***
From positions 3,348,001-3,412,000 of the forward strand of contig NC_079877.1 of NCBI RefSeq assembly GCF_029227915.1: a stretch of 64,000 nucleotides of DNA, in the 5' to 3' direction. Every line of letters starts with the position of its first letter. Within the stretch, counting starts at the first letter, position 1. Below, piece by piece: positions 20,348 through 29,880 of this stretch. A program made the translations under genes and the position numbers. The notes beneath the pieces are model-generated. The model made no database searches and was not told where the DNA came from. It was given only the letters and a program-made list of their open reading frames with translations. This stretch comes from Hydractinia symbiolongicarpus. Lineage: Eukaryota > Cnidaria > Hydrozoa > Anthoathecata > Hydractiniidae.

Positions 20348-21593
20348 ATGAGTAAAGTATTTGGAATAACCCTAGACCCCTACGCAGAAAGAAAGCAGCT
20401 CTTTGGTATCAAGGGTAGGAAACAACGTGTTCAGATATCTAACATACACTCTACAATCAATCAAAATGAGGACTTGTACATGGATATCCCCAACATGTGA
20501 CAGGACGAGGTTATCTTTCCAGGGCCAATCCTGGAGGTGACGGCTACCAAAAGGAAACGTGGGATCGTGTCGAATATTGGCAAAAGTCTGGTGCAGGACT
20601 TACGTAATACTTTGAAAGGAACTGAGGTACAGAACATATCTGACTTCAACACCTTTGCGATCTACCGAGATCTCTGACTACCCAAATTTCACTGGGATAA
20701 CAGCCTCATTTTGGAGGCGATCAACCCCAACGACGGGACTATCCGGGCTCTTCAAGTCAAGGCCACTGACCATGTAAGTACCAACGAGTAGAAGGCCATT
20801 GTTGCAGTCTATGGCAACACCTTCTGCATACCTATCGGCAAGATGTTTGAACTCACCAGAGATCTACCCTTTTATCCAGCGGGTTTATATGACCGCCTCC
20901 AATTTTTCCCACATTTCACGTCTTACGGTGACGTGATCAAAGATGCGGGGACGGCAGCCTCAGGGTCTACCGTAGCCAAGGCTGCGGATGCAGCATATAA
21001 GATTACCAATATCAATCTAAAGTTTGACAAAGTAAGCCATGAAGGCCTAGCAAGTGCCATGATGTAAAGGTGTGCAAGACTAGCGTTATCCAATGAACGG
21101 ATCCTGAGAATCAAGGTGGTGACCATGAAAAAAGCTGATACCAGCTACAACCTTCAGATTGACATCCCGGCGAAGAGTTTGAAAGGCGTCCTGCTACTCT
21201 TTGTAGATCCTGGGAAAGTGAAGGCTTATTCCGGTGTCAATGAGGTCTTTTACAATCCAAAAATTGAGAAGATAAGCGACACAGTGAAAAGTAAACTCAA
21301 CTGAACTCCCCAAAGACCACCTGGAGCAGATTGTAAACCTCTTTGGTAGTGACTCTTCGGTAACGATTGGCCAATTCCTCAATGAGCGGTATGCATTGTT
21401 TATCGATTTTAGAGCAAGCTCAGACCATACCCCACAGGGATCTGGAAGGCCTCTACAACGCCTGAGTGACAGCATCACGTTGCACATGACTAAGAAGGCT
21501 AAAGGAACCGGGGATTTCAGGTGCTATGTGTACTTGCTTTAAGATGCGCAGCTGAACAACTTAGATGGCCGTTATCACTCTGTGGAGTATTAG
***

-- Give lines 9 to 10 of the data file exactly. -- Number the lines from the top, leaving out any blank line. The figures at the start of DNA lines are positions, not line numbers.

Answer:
20901 AATTTTTCCCACATTTCACGTCTTACGGTGACGTGATCAAAGATGCGGGGACGGCAGCCTCAGGGTCTACCGTAGCCAAGGCTGCGGATGCAGCATATAA
21001 GATTACCAATATCAATCTAAAGTTTGACAAAGTAAGCCATGAAGGCCTAGCAAGTGCCATGATGTAAAGGTGTGCAAGACTAGCGTTATCCAATGAACGG